This week, we’re joined by Josh Clark who works with clients on their design systems. He shares his approach to designing them, and how he makes sure they continue to be maintained.
Tagged with “anna debenham” (9)
Anna and Brad talk about what’s changed since the first season of the Style Guides Podcast, and talk about what topics they’d like to cover this season.
Anna Debenham is a freelance Front-End Developer based in the UK. She started finding clients when she was 18 and never looked back.
In this episode, she shared some great advice about how to get started as a web freelancer. We also discussed handing off projects to clients, working with Flexbox, how to present work to clients remotely, how to come up with awesome job titles for yourself, and more.
We talked about (roughly in order):
Q & A:
17:08 I always wanted to be a contractor, I consider myself a cool (not as cool as Anna Debenham) front end, but I cannot step on the contractor world. Since you work that way, what are your steps to get into it?
22:08 Dave talked about “Tiny bootstraps” for each client. I really like this idea, but am curious what that looks like for you in practice. Do you deliver a folder of sass partials for them to work with, or do you have a minified stylesheet and a style guide with classes that they can use?
31:53 As I was just about to write a small Flexbox grid system, a coworker (let’s call him Big Time Timmy Jim) showed me this article about how you shouldn’t use Flexbox for major layout things because paint times drop significantly. The author’s answer is to use the grid spec, but that’s pretty far in the future with not much browser support today.What are your thoughts on this?
41:34 I’ve recently taken the jump to full-time client work and I have a question regarding working remotely. When it comes time to present a concept for a new site how do you prefer to demonstrate it to a client who is hundreds of miles away? I’ve heard of designers using video and web-based prototyping and I’d love to hear what’s worked well for you.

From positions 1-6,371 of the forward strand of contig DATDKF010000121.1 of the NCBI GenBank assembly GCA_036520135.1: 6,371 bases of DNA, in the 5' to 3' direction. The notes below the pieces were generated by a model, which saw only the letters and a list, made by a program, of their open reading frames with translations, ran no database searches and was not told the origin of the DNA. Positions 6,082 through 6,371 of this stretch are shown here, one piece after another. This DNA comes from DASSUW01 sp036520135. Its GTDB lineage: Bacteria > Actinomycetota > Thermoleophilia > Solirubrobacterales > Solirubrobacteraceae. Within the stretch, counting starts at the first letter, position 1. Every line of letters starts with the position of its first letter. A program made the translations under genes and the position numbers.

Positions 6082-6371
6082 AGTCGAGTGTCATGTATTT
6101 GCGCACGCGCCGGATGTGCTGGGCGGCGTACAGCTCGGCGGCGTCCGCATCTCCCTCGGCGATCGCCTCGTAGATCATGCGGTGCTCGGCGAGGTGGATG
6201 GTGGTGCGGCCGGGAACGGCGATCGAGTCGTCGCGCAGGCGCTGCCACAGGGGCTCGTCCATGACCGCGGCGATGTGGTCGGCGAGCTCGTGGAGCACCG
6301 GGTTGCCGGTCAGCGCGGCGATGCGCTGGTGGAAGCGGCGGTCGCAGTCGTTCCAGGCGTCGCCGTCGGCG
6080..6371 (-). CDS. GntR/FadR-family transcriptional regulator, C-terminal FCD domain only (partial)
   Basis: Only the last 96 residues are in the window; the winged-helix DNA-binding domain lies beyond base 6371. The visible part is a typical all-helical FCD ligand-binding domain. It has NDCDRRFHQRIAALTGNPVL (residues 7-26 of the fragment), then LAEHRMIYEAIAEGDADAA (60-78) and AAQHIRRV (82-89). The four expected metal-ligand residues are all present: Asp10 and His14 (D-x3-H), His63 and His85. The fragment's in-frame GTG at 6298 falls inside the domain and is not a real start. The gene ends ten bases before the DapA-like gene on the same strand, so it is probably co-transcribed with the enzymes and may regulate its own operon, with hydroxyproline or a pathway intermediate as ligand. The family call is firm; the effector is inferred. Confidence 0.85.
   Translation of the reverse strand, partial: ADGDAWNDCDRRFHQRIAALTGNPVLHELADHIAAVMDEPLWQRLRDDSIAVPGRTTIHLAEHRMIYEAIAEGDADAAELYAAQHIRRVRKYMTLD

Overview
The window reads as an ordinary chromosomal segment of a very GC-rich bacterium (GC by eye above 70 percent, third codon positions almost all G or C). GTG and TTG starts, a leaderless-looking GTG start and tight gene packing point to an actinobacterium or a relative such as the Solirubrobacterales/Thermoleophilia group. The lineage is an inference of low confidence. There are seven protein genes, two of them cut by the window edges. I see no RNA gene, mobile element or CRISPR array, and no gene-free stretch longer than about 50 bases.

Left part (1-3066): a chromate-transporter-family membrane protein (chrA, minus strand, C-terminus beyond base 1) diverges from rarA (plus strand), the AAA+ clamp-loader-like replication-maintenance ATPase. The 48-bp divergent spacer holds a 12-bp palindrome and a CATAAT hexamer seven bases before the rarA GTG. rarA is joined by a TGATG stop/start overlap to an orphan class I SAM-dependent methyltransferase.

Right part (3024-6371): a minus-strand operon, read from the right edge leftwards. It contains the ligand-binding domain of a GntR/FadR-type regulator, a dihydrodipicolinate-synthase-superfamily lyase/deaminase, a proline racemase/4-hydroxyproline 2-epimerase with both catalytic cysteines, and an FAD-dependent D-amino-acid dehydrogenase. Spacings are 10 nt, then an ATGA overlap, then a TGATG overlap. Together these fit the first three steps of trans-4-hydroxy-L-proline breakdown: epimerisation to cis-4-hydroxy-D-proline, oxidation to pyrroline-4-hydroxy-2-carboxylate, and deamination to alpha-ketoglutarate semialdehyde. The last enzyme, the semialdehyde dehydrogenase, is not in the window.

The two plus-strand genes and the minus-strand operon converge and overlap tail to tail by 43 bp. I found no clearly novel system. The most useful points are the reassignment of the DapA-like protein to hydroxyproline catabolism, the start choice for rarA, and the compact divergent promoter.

49:41 Is there a place for someone who is both a designer and a front-end developer? How do you describe to a potential employer that you can in fact do both, and want to do both?
55:12 I am from France and I do HTML/CSS and a little JS for a web agency. I do not do the ux and the ui design, my mate Clément does it. I never know if I should say “front end developer” (because I don’t do the development of our web-applications) or “front end designer” (because I don’t ux/ui design). What should I call myself?
This week is the one-hundredth episode of Unfinished Business and who better to join me than the person who helped me start it all, almost two years ago, Anna Debenham. We celebrate by talking about what went right and wrong in 2014 and our resolutions for 2015. Then we talk about meetings and how we can improve them.
Style guides, once the exclusive domain of print designers, are finding their way onto the web. Built out of HTML and CSS, such style guides are handy tools for the design process, for maintaining sites, and for improving collaboration.
Anna Debenham is a front end developer and an all-around great person.
Anna Debenham on Code For America, starting a web career at age 14, checking websites in game console browsers, producing 24 Ways, what comes after winning young developer of the year, and the delights of Spotted Dick and Victoria Sponge.
Anna is the author of Front-end Style Guides, creator of the Game Console Browsers website for developers, co-producer of 24 Ways, technical editor for A List Apart, and was Netmag’s Young Developer of the Year 2013.
The East Wing is a podcast brought to you by Tim Smith, that talks with industry experts about design, solving problems and the keys to creating products with value.
Tim talks with Anna Debenham about how she got started and some real talk about freelancing.
While Andy is in Japan, Anna is joined by the amazing Ashley Baxter, who took over her dad’s insurance business at 18. They talk about starting out young, learning new skills, determination, vision and overcoming fear.